Abstract:

: The processes driving temporal distribution and abundance patterns of whale sharks
Rhincodon typus
remain largely unexplained. We present an analysis of whale shark occurrence
in the western Indian Ocean, incorporating both spatial and temporal elements. We tested the
hypothesis that the average sighting probability of sharks has not changed over nearly 2 decades,
and evaluated whether variance in sightings can be partially explained by climate signals. We
used a 17 yr dataset (1991 to 2007, autumn only) of whale shark observations recorded in the log-
books of tuna purse-seiners. We randomly generated pseudo-absences and applied sequential
generalized linear mixed-effects models within a multi-model information-theoretic framework,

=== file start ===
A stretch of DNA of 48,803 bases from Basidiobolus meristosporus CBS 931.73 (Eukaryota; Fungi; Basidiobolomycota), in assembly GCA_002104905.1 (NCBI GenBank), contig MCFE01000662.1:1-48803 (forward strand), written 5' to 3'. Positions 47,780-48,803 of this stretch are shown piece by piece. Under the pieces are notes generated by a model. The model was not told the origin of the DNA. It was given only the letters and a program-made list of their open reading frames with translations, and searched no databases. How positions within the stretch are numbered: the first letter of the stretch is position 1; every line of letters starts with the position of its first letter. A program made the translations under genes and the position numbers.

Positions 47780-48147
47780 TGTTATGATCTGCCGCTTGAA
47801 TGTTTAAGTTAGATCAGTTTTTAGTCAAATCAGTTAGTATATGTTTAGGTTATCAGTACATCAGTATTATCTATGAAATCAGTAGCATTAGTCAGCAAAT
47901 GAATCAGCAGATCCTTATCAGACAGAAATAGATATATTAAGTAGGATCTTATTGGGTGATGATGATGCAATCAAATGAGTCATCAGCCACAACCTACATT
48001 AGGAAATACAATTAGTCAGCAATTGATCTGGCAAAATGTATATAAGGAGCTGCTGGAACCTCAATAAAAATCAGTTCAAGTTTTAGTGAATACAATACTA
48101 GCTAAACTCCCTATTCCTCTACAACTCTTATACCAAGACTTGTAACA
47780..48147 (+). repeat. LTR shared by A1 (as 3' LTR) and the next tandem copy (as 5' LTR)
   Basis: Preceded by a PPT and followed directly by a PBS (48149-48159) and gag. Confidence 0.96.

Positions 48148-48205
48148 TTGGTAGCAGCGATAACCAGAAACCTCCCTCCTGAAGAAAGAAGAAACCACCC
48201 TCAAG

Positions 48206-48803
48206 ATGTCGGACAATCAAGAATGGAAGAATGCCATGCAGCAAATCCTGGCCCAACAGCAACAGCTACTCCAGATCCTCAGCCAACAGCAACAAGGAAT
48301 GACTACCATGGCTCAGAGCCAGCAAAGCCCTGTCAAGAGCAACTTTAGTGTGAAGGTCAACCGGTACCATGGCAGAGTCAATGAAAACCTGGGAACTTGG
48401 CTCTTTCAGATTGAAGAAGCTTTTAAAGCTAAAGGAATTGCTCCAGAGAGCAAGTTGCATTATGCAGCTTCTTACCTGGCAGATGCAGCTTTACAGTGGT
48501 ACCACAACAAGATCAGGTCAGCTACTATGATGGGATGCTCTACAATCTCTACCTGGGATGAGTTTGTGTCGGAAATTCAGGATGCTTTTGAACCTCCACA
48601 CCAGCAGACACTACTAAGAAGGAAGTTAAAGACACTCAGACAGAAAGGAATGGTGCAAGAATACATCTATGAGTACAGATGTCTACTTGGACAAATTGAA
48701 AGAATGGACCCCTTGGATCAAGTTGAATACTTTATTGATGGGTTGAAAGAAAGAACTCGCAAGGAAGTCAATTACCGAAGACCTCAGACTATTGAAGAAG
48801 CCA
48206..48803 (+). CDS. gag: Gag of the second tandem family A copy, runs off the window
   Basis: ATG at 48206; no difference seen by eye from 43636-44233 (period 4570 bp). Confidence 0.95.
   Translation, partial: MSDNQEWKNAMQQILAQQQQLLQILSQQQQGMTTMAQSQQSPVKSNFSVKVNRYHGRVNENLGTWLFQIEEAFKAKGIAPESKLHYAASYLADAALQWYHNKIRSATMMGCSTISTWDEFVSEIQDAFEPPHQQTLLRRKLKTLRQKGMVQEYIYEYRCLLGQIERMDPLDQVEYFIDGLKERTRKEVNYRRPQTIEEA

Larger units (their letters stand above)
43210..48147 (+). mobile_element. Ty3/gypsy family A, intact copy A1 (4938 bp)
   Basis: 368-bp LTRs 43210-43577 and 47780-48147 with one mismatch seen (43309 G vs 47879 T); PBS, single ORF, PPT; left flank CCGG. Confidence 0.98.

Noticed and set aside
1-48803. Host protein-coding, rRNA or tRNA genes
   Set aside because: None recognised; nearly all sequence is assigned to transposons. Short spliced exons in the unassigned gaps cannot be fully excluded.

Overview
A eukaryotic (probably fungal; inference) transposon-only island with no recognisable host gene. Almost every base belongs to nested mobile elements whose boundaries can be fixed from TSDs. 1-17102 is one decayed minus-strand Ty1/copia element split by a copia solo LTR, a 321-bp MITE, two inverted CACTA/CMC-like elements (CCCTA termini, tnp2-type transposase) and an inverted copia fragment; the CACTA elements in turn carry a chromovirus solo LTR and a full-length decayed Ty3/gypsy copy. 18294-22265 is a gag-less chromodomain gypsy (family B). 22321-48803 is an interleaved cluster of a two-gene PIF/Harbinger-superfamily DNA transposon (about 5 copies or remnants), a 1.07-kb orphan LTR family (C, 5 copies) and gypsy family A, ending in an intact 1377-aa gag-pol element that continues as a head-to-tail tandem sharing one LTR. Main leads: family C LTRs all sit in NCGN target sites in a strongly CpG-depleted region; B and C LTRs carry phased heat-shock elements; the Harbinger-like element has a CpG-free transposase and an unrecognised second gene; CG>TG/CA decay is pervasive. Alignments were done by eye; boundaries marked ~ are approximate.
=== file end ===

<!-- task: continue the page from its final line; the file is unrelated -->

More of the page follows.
accounting for sampling effort and random annual variation, to evaluate the relative importance
of temporal and climatic predictors to sighting probability. After accounting for seasonal patterns
in distribution, we found evidence that sighting probability increased slightly in the first half of the
sampling interval (1991−2000) and decreased thereafter (2000−2007). The model including a spa-
tial predictor of occurrence, fishing effort, time
2
and a random spatial effect explained ~60% of the
deviance in sighting probability. After including climatic predictors, we found that sighting prob-
ability increased slightly with rising temperature in the central Pacific Ocean and reduced temper-
atures in the Indian Ocean. The declining phase of the peak, concurrent with recent accounts of
declines in population size at near-shore aggregations and with the most pronounced global
warming, deserves continued investigation. Teasing apart the legacy effects of past exploitation
and those arising from on-going climate changes will be a major challenge for the successful long-
term management of the species.

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